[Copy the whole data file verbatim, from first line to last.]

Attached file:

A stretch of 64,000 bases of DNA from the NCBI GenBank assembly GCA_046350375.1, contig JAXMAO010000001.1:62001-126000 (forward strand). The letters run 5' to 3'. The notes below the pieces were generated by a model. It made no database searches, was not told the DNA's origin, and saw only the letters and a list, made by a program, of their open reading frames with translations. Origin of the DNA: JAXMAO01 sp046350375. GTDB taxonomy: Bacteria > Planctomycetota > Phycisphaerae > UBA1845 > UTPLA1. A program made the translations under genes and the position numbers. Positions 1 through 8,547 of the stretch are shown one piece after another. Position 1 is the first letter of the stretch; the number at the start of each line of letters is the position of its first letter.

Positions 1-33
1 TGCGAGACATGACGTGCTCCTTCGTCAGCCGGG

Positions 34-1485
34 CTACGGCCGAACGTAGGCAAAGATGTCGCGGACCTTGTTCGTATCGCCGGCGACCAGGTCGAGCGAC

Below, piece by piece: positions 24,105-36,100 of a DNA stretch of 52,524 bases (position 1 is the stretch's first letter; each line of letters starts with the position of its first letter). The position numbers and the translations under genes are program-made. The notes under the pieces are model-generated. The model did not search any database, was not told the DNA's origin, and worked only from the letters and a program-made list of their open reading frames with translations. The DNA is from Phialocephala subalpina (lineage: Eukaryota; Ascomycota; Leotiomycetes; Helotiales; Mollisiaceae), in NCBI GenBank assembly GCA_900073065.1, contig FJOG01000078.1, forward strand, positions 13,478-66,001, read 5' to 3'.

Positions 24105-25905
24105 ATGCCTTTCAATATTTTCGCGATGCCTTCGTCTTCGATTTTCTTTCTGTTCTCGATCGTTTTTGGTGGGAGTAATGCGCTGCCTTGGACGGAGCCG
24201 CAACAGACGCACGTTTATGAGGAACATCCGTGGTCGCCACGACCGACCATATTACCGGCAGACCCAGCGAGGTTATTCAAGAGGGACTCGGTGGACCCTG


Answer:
A stretch of 64,000 bases of DNA from the NCBI GenBank assembly GCA_046350375.1, contig JAXMAO010000001.1:62001-126000 (forward strand). The letters run 5' to 3'. The notes below the pieces were generated by a model. It made no database searches, was not told the DNA's origin, and saw only the letters and a list, made by a program, of their open reading frames with translations. Origin of the DNA: JAXMAO01 sp046350375. GTDB taxonomy: Bacteria > Planctomycetota > Phycisphaerae > UBA1845 > UTPLA1. A program made the translations under genes and the position numbers. Positions 1 through 8,547 of the stretch are shown one piece after another. Position 1 is the first letter of the stretch; the number at the start of each line of letters is the position of its first letter.

Positions 1-33
1 TGCGAGACATGACGTGCTCCTTCGTCAGCCGGG

Positions 34-1485
34 CTACGGCCGAACGTAGGCAAAGATGTCGCGGACCTTGTTCGTATCGCCGGCGACCAGGTCGAGCGAC

Below, piece by piece: positions 24,105-36,100 of a DNA stretch of 52,524 bases (position 1 is the stretch's first letter; each line of letters starts with the position of its first letter). The position numbers and the translations under genes are program-made. The notes under the pieces are model-generated. The model did not search any database, was not told the DNA's origin, and worked only from the letters and a program-made list of their open reading frames with translations. The DNA is from Phialocephala subalpina (lineage: Eukaryota; Ascomycota; Leotiomycetes; Helotiales; Mollisiaceae), in NCBI GenBank assembly GCA_900073065.1, contig FJOG01000078.1, forward strand, positions 13,478-66,001, read 5' to 3'.

Positions 24105-25905
24105 ATGCCTTTCAATATTTTCGCGATGCCTTCGTCTTCGATTTTCTTTCTGTTCTCGATCGTTTTTGGTGGGAGTAATGCGCTGCCTTGGACGGAGCCG
24201 CAACAGACGCACGTTTATGAGGAACATCCGTGGTCGCCACGACCGACCATATTACCGGCAGACCCAGCGAGGTTATTCAAGAGGGACTCGGTGGACCCTG